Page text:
IDEAS home Printed from
MyIDEAS: Log in (now much improved!) to save this paper

A Good Policy Gone Bad: The Strange Case of the Non-Refundable State EITC

Listed author(s):
  • Saul D. Hoffman


    (Department of Economics,University of Delaware)

Twenty states and several cities have adopted their own EITC programs, typically piggy-backing on the federal EITC by offering benefits equal to some designated proportion of the federal benefits. In all but four states, the state EITC is fully refundable, just like the Federal EITC. Using the example of Delaware, which adopted a non-refundable EITC in 2006, I show the peculiar distribution effects of such a policy. Roughly the lower income half of the EITC recipient population is ineligible for the Delaware non-refundable EITC. Married couples and both single-parent and two-parent families with less than two children also often lose eligibility and/or a substantial portion of benefits. The average benefit received by Federal EITC recipients falls by almost two-thirds. It is likely that these impacts of EITC non-refundability results would hold in other states considering such a policy.

If you experience problems downloading a file, check if you have the proper application to view it first. In case of further problems read the IDEAS help page. Note that these files are not on the IDEAS site. Please be patient as the files may be large.

File URL:
Download Restriction: no

Paper provided by University of Delaware, Department of Economics in its series Working Papers with number 07-06.

in new window

Length: 18 pages
Date of creation: Apr 2007
Publication status: Published in State Tax Notes, Vol. 44, No. 8, pp. 551-558, May 21, 2007.
Handle: RePEc:dlw:wpaper:07-06.
Contact details of provider: Postal:
Purnell Hall, Newark, Delaware 19716

Phone: (302) 831-2565
Fax: (302) 831-6968
Web page:

More information through EDIRC

References listed on IDEAS
Please report citation or reference errors to , or , if you are the registered author of the cited work, log in to your RePEc Author Service profile, click on "citations" and make appropriate adjustments.:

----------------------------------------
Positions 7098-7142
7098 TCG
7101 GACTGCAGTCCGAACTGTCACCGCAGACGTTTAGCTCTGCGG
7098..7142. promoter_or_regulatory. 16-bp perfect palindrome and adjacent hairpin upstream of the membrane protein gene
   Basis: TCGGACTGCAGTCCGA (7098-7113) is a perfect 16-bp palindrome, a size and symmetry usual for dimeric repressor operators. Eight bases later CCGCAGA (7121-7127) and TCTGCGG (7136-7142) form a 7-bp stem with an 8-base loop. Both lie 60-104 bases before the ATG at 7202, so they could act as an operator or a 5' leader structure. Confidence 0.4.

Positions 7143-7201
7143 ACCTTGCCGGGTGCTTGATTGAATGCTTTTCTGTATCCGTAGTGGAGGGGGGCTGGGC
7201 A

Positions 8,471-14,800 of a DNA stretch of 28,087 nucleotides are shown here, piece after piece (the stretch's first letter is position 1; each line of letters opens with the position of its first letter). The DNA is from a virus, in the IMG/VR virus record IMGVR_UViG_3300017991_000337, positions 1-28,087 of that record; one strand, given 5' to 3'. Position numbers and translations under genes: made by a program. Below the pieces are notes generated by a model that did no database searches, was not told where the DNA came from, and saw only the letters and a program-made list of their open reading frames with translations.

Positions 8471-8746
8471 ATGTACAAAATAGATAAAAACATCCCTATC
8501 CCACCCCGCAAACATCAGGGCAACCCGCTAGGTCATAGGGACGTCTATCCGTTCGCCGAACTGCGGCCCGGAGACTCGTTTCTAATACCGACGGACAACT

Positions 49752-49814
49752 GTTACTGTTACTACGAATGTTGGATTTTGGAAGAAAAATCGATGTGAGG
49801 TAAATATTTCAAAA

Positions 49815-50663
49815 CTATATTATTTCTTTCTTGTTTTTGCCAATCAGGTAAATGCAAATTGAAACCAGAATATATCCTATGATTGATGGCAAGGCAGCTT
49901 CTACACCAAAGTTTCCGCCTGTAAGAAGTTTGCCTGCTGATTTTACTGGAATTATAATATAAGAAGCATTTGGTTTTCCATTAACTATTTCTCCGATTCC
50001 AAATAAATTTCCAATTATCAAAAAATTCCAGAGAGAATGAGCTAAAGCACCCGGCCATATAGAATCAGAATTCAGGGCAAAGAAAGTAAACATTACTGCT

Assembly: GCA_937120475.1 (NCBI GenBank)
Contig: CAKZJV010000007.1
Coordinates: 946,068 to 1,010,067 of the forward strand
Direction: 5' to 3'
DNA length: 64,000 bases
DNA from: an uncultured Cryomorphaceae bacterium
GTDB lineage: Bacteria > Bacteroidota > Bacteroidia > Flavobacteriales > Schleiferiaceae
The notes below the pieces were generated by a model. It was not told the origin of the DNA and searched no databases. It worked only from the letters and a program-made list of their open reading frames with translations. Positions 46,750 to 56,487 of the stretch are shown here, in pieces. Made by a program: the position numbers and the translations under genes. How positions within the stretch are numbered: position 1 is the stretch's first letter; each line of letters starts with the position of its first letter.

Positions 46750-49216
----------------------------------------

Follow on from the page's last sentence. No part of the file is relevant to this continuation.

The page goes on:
in new window

  1. Saul D. Hoffman & Laurence S. Seidman, 1990. "The Earned Income Tax Credit," Books from Upjohn Press, W.E. Upjohn Institute for Employment Research, number eitc, June.
Full references (including those not matched with items on IDEAS)

This item is not listed on Wikipedia, on a reading list or among the top items on IDEAS.

When requesting a correction, please mention this item's handle: RePEc:dlw:wpaper:07-06.. See general information about how to correct material in RePEc.

For technical questions regarding this item, or to correct its authors, title, abstract, bibliographic or download information, contact: (Saul Hoffman)

If you have authored this item and are not yet registered with RePEc, we encourage you to do it here. This allows to link your profile to this item. It also allows you to accept potential citations to this item that we are uncertain about.

If references are entirely missing, you can add them using this form.

If the full references list an item that is present in RePEc, but the system did not link to it, you can help with this form.

If you know of missing items citing this one, you can help us creating those links by adding the relevant references in the same way as above, for each refering item. If you are a registered author of this item, you may also want to check the "citations" tab in your profile, as there may be some citations waiting for confirmation.

Please note that corrections may take a couple of weeks to filter through the various RePEc services.

This information is provided to you by IDEAS at the Research Division of the Federal Reserve Bank of St. Louis using RePEc data.